Rules are Meant to be Broken: Entrepreneurs Take Note
A week of discovery in one of the most beautiful countries in the world, Argentina, has led to a new discovery of my own: that the world is full of surprises.
Caught up in the hustle and bustle of a city that boasts more than 14 million people, Buenos Aires is the hub for the world’s best polo players, Malbec wine, salsa dancers and beef.
You cannot live by normal rules if you travel to Buenos Aires, because the city simply won’t let you.
From the availability of buying the Argentine peso at a rate that is not less than half of what you would get buying it on the street, to the ability to eat at a reasonable hour – Buenos Aires asks you to take a risk, and that’s what the 400 entrepreneurs who graced an EO conference at Alvear Palace do every single day.
The conference was ok – not great, but it was the learning that I received from a handful of people who shared their experiences in business and life with me, that will stay with me long after I hopped on that flight back to Atlanta.
Here is what I took away:
Rule #1: Go to bed before midnight
This is a rule I live by, but in Buenos Aires, on two occasions I was forced to stay out because quite simply, we ate our meals so late, that midnight was not an option. What I learned from this was that sometimes the best conversations are had after midnight, with people you don’t expect, and in the strangest places.
Rule #2: Don’t break the law
Exchanging money in Buenos Aires is a task and a half. You have to make a moral and legal decision when you arrive as to whether you exchange money on the “black market” or not. Unlike other countries that I have travelled to, most legal places to exchange money are exactly half of what you would get for the same money on the Street. You have to make a choice there and then as to whether you would risk being “set up” or breaking the law by exchanging money through a black market alternative (usually in the back of a shop) or not.
Rule #3: Go to every seminar session
I have to confess that there were some speakers who offered nothing. They had no real take home message that I hadn’t heard over and over again, and one, who professed that they were not there to “educate” but instead to “entertain” told the audience things that were simply not true and were made up.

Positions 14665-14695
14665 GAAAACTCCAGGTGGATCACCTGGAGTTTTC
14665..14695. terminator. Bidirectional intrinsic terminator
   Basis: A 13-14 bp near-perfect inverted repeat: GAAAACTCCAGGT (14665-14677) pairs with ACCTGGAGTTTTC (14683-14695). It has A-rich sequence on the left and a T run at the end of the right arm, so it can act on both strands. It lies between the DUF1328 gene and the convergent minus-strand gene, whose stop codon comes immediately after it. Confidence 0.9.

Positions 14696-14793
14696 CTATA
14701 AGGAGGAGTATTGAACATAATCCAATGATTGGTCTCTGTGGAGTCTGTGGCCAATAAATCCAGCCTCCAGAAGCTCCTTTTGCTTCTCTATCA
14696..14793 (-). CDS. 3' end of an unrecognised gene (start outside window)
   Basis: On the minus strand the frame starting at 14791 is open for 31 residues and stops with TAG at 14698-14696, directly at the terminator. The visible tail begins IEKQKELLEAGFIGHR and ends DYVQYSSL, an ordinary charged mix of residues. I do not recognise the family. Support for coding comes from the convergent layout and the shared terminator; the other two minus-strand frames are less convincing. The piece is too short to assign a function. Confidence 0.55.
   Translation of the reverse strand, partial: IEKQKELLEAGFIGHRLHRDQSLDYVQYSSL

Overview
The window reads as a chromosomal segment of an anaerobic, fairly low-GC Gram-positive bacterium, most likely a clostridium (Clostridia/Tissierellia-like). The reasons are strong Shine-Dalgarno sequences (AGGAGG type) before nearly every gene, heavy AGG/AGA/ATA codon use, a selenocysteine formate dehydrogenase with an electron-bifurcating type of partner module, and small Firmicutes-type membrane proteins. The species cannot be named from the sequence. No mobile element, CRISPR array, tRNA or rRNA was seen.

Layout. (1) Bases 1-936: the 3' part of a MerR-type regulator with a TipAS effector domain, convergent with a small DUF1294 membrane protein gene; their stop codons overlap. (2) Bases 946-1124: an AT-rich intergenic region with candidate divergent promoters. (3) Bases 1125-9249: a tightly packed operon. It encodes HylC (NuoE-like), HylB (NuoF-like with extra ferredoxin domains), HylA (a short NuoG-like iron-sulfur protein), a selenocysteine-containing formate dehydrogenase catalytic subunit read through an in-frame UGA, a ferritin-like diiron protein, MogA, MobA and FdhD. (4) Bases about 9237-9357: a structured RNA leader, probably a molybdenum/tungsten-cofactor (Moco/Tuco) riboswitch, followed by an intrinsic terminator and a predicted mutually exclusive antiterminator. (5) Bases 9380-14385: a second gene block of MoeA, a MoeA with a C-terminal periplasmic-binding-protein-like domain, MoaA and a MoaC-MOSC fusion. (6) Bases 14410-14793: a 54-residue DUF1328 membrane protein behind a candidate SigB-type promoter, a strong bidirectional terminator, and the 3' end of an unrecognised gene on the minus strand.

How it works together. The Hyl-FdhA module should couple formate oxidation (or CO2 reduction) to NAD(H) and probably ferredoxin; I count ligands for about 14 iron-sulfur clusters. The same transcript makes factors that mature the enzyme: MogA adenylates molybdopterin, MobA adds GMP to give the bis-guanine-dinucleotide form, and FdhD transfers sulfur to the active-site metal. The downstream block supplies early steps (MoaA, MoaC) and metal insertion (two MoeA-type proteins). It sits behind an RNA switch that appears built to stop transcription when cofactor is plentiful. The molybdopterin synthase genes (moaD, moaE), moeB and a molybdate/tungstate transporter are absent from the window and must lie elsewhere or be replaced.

So, I may have walked out of one or two sessions before the end, and I am so glad I did.
One session I walked out of, I bumped into a speaker from another session and was able to spend 20 minutes talking to him on the importance of family in life and how we can all improve our relationships.
Another, had me enjoying a glass of wine an entrepreneur from Amsterdam that shared with me so many inspirational stories that I wanted to race to grab my notepad in fear of missing something.
Rule #4 Be prepared for anything
How many times have you heard that? Like most people that live their lives in a fairly organized manner, I have to say that being unprepared can often lead to the most amazing experiences. Never judge a book by its cover and don’t spend too much of your energy making sure that you have ticked every single box. Sometimes, it’s the boxes that you don’t tick, that leave you open to the unexpected and can potentially change your life and outcomes.
- I had the most amazing experiences in Buenos Aires and the people I met inspired me, made me laugh and gave me insights that I would not normally have been privy to.
- I rode a bike through the streets of Buenos Aires, seeing historic sights and learning about Argentine history.
- I visited Evita’s grave and was entertained in a building that was a monument to her life and the importance of her story to the city of Buenos Aires.
- I learned to play polo at La Martina.
- I shared my experiences, fears and ambitions with other like minded people.